Hot weather is definitely here again. Babies and children are or will die inside of hot cars. The number of children dying from being left in hot cars is on the rise. The National Safety Council is taking steps to avoid another record-setting year. They’ve developed a free online training tool that outlines the dangers of hot cars. For information, visit www.nsc.org/hotcars.

Car makers are trying to install something that will remind parents they have something left in the back seat, but it is not here, yet. Hopefully, this annual reminder will prevent more deaths.

The inside of a car can heat up extremely quickly — even when the temperature outdoors is mild. On an especially hot day, the interior of a car can heat up to 122 degrees Fahrenheit in less than 20 minutes, and within 40 minutes, it can get so hot that a child left inside a car for that length of time can die. Many parents think leaving the window of the car open slightly will keep the temperature lower but fail to realize that it will still be too hot.

Young children, especially infants are more sensitive to heat than an adult. A child’s body heats up three to five times faster than an adult’s body. A child left in a hot car can suffer from heat stress, dehydration, shock and death.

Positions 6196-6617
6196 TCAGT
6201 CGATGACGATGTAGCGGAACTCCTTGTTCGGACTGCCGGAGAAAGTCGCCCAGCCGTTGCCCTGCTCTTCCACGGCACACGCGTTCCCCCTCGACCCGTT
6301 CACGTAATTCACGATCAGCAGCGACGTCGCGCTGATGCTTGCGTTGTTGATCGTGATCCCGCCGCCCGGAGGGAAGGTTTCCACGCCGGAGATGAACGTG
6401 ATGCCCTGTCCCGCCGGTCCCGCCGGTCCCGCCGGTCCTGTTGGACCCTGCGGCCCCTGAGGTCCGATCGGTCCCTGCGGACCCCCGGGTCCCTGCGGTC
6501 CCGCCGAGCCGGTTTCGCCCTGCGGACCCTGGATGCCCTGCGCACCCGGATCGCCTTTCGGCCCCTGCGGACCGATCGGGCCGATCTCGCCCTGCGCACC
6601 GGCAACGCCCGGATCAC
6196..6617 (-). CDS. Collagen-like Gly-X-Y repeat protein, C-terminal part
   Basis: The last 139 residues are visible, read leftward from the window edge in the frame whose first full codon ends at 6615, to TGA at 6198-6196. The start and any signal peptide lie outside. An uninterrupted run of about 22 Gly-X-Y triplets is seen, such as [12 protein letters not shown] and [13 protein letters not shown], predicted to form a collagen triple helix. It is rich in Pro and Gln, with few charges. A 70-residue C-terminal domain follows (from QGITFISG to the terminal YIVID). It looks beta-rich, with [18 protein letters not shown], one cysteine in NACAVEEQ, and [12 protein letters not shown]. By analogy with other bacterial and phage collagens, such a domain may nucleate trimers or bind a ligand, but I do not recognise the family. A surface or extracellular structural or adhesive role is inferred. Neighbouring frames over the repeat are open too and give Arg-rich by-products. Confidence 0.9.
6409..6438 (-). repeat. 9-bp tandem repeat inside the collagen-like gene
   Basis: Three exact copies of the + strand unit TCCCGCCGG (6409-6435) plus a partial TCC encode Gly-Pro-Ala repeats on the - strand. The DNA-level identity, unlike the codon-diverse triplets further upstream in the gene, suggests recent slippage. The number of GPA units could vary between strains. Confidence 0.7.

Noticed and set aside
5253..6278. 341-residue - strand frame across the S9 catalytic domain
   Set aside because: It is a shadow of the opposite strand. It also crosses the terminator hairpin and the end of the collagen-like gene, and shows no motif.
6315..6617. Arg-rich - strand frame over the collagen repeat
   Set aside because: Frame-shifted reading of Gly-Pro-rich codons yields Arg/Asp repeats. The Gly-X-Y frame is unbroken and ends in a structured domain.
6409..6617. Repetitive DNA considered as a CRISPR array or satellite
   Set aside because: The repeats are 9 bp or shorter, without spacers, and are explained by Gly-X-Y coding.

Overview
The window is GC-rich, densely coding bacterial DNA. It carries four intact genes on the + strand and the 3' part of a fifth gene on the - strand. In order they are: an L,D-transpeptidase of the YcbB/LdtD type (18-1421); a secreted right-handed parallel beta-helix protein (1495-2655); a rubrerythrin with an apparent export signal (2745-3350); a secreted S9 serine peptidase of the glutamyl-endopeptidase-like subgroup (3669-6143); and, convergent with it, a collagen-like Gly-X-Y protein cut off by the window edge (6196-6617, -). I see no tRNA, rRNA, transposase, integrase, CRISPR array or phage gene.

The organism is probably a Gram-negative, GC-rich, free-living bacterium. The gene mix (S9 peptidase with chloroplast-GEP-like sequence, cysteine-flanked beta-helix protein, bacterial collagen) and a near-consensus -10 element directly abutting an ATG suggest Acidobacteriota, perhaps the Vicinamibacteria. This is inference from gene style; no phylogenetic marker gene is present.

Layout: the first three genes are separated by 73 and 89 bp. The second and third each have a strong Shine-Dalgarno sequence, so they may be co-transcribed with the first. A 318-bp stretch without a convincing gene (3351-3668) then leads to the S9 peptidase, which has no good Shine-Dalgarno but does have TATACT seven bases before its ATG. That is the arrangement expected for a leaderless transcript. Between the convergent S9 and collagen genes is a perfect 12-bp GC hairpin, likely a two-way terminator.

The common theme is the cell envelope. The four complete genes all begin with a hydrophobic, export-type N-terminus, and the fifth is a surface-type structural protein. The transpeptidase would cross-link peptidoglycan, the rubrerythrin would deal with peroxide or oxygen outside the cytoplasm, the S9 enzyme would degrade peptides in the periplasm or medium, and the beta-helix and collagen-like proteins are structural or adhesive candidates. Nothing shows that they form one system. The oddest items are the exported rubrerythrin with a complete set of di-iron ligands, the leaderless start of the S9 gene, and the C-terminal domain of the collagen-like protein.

Heat stress occurs when sweat cannot evaporate quickly enough to keep the body cool. Symptoms of heat stress include muscle cramps, headache, dizziness, nausea and vomiting. To “go into shock” means that the body’s blood pressure gets too low to pump oxygenated blood to major organs, such as the brain, heart, liver and kidneys, which can die or be permanently damaged.

Please remember:

• Never leave a child alone in a car — even with the windows down.

• Teach your children not to play in or around cars.

• Lock car doors when you exit them and keep your keys out of your child’s reach.

• Double-check to make sure that everyone has exited the car when you arrive at your destination. This may seem silly but remember that children have died because they had fallen asleep in their car seats and their parents did not realize that they were still in the car.

• Carry plenty of water when traveling with children.

• If your car has been parked outside on a hot day, consider placing a towel on the car seats so that it does not burn your child and consider purchasing window shades for both the front and rear windows of the car. Also, make sure that restraints, such as buckles on a car seat, are not too hot.

If you see a child (or animal) alone in a car, find the child’s parents or call 911. Get the child out of the car and spray with cool water.

Sally Robinson is a clinical professor of pediatrics at UTMB Children’s Hospital. This column isn’t intended to replace the advice of your child’s physician.

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